Smoke Rises in Seattle
August 24, 2018 § 14 Comments
By Nancy Schatz Alton
Last night I walked through the smoke, face mask on. I walked through the smoke with my friend of 30 years. I walked through the smoke through a neighborhood transformed by money. I didn’t think about gentrification, that word I learned at college. Instead I thought about how I didn’t know where I was because the buildings reached so much higher than they did 18 years ago when I first moved to this neighborhood. The smoke from the fires surrounding our region disorient me. The new buildings disorient me. My friend is my compass, my remember when, my person who knows what it’s like to be pissed at the world yet she continues to walk through it with conviction and love.
Last night we were walking through the neighborhood to go to a book launch. At the book launch I realized my writerly jealously has lowered so much lately. Still I wondered what it would have been like to believe I could be a writer back when I was at college. It took so much effort to show up at my poetry writing class, to read my poems out loud. To hear my poetry professor tell me things I wasn’t ready to hear. I remember hanging on to my dislike of him because sometimes he didn’t show up to class. Still he is the reason I live in Seattle. He told us how all we need to remake our lives is a one-way train ticket. You can move where no one knows your name and remake yourself. He’s the voice I heard that propelled me to this city that has now been transformed by wealth. Back then, I moved with my $1500 and made a new life. I saved up that money working as an assistant manager at a bookstore. When I moved to my new city I applied at every writing job I could find until I had an office manager job at a city magazine. The same week I accepted that job I turned down an unpaid internship at a feminist press. I needed a paycheck.
I could spend my whole life wondering what if. What if I believed in my writing enough to apply to and go to grad school in my 20s? What if I had instead worked at the feminist press? What ifs are good for conversation, but at a certain age this conversation grows tiresome. And there is so much to love about where I am now. Where I am now is sitting at a reading where the author introduces me to someone who is in their late 20s. Because she is now freelancing full time thanks to a job lay-off. How do you freelance, she asks? She marvels that I have freelanced for 16 years and I downplay it, saying it fits my motherly life and the work just keeps showing up and I work part time. Ah, she is right though, I should marvel at myself. I encourage her to keep applying to jobs she wants even if she thinks she won’t get them. She is rising. Keep going, I say.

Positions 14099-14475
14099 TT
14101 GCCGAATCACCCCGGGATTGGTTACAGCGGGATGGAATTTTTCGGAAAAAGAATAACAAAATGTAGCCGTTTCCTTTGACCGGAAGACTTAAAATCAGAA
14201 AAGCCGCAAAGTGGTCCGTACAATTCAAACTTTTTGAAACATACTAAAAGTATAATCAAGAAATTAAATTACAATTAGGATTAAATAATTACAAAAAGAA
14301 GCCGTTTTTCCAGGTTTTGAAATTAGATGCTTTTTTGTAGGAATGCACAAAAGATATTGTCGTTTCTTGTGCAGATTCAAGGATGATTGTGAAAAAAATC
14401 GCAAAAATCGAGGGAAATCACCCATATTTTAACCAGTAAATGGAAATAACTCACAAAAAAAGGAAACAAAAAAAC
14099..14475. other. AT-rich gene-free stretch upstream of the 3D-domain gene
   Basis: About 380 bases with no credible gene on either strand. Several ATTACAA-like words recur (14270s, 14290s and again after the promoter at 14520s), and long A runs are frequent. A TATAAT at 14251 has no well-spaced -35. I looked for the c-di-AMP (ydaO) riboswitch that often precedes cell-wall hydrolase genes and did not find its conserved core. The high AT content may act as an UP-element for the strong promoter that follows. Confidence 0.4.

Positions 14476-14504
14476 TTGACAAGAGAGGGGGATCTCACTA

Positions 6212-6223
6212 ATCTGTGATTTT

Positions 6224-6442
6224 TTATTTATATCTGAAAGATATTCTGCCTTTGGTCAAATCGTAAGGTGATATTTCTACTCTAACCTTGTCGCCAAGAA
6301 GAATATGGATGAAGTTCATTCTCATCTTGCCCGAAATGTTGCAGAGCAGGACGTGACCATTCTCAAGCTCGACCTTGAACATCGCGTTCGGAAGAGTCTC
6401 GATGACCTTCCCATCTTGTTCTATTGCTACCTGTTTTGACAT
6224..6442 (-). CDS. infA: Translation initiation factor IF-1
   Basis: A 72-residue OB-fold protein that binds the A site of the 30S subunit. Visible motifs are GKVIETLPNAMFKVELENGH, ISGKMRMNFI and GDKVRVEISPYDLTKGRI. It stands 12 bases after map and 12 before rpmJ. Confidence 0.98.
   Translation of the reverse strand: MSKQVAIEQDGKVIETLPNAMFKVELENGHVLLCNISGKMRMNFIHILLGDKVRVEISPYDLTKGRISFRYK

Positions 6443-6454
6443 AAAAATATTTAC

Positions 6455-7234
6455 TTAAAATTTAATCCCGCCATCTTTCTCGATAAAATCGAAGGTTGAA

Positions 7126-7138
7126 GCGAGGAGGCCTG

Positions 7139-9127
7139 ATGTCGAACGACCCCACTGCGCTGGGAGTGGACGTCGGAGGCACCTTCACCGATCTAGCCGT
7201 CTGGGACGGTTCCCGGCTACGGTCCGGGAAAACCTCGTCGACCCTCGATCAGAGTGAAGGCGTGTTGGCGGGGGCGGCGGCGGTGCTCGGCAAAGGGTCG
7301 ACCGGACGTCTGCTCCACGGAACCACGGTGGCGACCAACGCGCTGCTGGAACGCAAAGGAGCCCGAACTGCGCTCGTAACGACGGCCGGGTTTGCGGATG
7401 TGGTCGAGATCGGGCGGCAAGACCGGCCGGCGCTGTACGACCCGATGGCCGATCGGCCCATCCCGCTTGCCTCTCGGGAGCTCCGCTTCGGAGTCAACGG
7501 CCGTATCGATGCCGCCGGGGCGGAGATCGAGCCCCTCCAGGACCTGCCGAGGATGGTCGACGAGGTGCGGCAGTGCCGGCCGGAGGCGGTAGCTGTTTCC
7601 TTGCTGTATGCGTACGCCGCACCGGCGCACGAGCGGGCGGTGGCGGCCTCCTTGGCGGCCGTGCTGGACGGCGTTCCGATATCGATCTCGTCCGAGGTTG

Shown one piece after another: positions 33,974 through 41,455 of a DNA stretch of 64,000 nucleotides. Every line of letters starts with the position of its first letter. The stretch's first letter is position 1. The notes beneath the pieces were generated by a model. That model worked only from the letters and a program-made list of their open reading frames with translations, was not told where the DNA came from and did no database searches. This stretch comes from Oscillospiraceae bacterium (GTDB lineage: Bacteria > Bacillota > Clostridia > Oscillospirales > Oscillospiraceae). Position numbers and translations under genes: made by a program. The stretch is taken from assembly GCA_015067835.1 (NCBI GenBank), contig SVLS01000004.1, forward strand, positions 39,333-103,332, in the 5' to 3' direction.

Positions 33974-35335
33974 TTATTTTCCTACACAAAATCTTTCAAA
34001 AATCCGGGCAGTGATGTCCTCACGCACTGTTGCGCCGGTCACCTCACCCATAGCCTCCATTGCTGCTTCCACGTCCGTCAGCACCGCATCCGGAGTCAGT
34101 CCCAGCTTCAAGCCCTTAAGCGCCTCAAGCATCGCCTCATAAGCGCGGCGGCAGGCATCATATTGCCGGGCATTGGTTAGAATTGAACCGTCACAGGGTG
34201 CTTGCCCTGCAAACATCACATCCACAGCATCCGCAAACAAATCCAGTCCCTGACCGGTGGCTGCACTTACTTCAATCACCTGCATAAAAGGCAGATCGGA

And then I am walking through the smoky neighborhood with a mask on next to my friend of 30 years. We are raging against the machine of society as we walk, our cadence familiar and practiced. I slip in the fact that my writerly envy is disappearing after much work. I’m on a path. I keep walking. Through the smoke. I am always arriving, and I write more words to keep me going.
Nancy Schatz Alton is the co-author of two holistic health care guides, The Healthy Back Book and The Healthy Knees Book. When she’s not meeting deadlines or teaching writing, she writes poetry and essays and works on her memoir about her daughter’s learning journey. She lives in Seattle with her husband, two teen daughters and one Havanese dogs. Read her blog.
Reblogged this on CL Pauwels at Large and commented:
“[M]y writerly envy is disappearing after much work. I’m on a path. I keep walking. Through the smoke. I am always arriving, and I write more words to keep me going.”
Truth, Nancy. Your are an inspiration.
Not least because you can spell.
YOU are an inspiration, of course.
Love you Nancy!💕
Great post. There won’t be a writer alive for whom this lacks echoes. We keep going. No. Matter. What. And in that, I believe there’s a kind of grace.
Thank you. Grace. I love the pairing of grace with keep going.
I like this line: “my remember when”
Loved this, and feel it deeply: “I could spend my whole life wondering what if. What if I believed in my writing enough to apply to and go to grad school in my 20s? What if I had instead worked at the feminist press? What ifs are good for conversation, but at a certain age this conversation grows tiresome. And there is so much to love about where I am now.”
Beautiful. And we are beyond the what ifs. You’ve come so far since that office job at a city magazine.
Thanks Laura. I’m both amazed at how far I have come and how hard it is to learn to write well. I’m forever trying to figure out how to balance it all, too. Lately I tell myself: one day at a time, and the future will appear.
I needed to read this today. A good reminder how things can drop in your lap once you face the tough decisions. Just agreed to take on more of the less-inspiring ‘paycheck’ job and then someone asks me to help edit their novel for a small fee (dream-job) on the side… and I WILL still find time to write. 🙂